If you’ve ever visited China (or just spent a couple of hours surfing the internet), you’ll be familiar with Chinglish.
Menus, signs, and tickets are often filled with amusing mistranslations that leave non-Chinese speakers completely confused as to the original meaning.
After studying Chinese for a couple of years, I’ve noticed that a lot of these mistranslations actually make sense. And they give really useful insights into the differences between Chinese and English.
That’s why I wanted to share some of the most helpful Chinglish I’ve come across.
This week we’re looking at what happens when menus go wrong, with a collection of funny food and drink related translation errors.
1. 爆肚 (bào dǔ) – “Explodes the stomach”
This is not what you want to see on a menu.
Fortunately for anyone who ordered this dish, the name doesn’t refer to what it’ll do to your own stomach—instead, it’s talking about the ingredients and cooking method.
爆 (bào) literally means “explode” or “burst” (I love saying this character aloud – the powerful, violent sound perfectly captures the meaning). But it can also be used to refer to that super-fast, scary method of quick frying food in oil.
肚 (dǔ) does indeed mean “stomach” – in this case likely that of a pig or cow – but a more common English translation when referring to food (as opposed to the human body part) is “tripe”.
As I wrote in a previous post, fried tripe is in fact delicious, and best eaten with ginger, peppers, and spring onions.
What they actually meant: quick-fried tripe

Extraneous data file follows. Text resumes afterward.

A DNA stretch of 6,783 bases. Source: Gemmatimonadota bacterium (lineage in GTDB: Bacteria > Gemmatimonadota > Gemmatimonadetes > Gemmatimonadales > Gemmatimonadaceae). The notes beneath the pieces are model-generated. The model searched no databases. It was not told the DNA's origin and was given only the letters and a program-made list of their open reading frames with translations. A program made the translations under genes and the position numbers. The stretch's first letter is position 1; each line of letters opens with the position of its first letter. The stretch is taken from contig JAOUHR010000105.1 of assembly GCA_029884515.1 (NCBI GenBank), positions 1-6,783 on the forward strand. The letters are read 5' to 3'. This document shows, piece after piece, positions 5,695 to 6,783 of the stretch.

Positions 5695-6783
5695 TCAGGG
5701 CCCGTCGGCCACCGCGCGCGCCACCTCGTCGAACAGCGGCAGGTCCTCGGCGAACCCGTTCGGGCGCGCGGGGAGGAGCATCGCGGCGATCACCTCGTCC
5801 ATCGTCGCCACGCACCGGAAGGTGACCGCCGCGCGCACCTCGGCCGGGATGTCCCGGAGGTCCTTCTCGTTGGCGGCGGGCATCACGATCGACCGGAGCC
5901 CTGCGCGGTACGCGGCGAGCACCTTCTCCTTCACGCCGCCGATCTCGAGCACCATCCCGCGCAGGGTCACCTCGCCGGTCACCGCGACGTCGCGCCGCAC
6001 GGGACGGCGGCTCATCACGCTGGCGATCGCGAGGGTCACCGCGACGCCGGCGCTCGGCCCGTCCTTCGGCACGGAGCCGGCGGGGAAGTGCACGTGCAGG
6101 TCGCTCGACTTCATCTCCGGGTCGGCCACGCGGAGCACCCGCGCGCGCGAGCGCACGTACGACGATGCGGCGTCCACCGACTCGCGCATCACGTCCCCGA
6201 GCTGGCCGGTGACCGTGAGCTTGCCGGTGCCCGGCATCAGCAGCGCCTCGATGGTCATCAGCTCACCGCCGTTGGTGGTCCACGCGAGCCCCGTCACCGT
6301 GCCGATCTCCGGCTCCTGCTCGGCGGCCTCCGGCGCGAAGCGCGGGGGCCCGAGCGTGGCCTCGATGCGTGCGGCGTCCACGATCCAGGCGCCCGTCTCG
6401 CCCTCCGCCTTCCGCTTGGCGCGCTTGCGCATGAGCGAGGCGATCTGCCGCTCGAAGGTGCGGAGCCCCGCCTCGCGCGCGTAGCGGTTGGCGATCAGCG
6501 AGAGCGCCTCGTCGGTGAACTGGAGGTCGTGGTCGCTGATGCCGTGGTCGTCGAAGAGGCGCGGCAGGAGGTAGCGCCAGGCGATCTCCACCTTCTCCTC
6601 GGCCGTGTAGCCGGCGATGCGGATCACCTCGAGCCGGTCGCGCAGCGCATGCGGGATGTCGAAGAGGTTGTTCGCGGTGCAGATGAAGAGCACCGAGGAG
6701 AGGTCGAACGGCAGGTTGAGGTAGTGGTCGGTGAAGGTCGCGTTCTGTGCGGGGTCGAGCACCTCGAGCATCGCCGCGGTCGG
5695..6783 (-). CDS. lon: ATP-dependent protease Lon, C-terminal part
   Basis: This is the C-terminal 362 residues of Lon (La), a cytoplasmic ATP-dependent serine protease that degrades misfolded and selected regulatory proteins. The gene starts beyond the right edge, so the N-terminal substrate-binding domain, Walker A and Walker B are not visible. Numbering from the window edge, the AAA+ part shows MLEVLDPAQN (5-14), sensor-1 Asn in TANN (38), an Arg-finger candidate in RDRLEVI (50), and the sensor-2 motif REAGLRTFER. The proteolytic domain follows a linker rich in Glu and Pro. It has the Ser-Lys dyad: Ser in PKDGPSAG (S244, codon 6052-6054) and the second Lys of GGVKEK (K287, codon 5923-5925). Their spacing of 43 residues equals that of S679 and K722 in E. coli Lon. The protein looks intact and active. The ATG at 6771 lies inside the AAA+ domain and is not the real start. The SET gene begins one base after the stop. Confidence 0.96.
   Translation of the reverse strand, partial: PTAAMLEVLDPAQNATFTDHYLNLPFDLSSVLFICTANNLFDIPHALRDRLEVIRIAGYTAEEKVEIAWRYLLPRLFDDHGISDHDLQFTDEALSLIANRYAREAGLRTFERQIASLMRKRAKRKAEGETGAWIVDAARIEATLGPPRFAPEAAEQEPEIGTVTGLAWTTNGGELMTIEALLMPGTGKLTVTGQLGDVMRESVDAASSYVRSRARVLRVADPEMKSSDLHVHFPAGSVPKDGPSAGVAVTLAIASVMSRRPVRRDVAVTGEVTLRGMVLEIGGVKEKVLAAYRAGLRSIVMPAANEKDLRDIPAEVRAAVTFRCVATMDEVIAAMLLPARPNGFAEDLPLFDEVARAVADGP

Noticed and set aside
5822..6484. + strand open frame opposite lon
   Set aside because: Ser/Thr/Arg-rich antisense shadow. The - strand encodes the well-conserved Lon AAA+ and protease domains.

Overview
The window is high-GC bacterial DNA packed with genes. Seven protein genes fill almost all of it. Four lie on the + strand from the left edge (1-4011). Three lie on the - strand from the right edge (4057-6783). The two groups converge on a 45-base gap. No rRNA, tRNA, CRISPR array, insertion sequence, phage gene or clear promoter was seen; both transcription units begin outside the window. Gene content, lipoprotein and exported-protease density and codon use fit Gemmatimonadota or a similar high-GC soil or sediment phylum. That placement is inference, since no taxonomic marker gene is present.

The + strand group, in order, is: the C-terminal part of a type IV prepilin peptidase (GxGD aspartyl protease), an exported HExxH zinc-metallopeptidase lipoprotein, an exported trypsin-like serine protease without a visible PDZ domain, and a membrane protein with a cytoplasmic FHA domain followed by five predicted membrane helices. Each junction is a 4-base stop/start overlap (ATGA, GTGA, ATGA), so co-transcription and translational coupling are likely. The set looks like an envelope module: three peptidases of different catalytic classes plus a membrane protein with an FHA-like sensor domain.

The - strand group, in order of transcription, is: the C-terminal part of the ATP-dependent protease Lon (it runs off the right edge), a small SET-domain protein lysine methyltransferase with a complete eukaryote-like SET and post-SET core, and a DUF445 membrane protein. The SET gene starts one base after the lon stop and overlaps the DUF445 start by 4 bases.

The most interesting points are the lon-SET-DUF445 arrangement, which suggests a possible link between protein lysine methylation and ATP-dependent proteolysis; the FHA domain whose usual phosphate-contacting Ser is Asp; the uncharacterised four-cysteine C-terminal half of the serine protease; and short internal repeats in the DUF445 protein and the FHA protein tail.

2. 农家小炒肉 (nóng jiā xiǎo chǎo ròu) – “The peasant family stir-fries flesh for a short time”
This frankly terrifying translation refers to another tasty Chinese dish.
Understanding the true meaning requires a bit of explanation.
Let’s start with 农家 (nóng jiā) – an expression every Chinese food lover should learn.
The character 农 (nóng) refers to all things agricultural, while 家 (jiā) means “home”, “household”, or “family”.
Put together, 农家 (nóng jiā) refers to a hearty, rural style of cooking that uses fresh ingredients and delivers ultimate comfort food.
(When selecting dishes, I go by the rule that anything with 农家 (nóng jiā) in the title is worth eating).
On to the next word: 小炒 (xiǎo chǎo).
Compared to English, Chinese offers many more expressions to describe methods of frying food. Thankfully for language learners, almost all of them include the character 炒 (chǎo).
As indicated by the 小(xiǎo) – small, this particular expression refers to lightly frying food for a short period of time.
Here, they’re cooking up pork. The character 肉 (ròu) literally means meat or flesh, but is often used simply to refer to pork—China’s most commonly eaten meat.
If a menu doesn’t indicate which animal the ingredients have come from, you can assume it’s pork.
What they actually meant: home-style stir-fried pork
Tip: Open our free video-based pinyin chart to check your pronunciation of these words. The chart has video explanations for difficult sounds and audio demonstrations for all 400+ Mandarin sounds!
3. 随便 (suí biàn) – “Whatever”
It looks like whoever made this drink menu got bored half way through…
In fact, the super useful Chinese expression 随便 (suí biàn) is very close to the English “whatever you want”, or just “whatever”.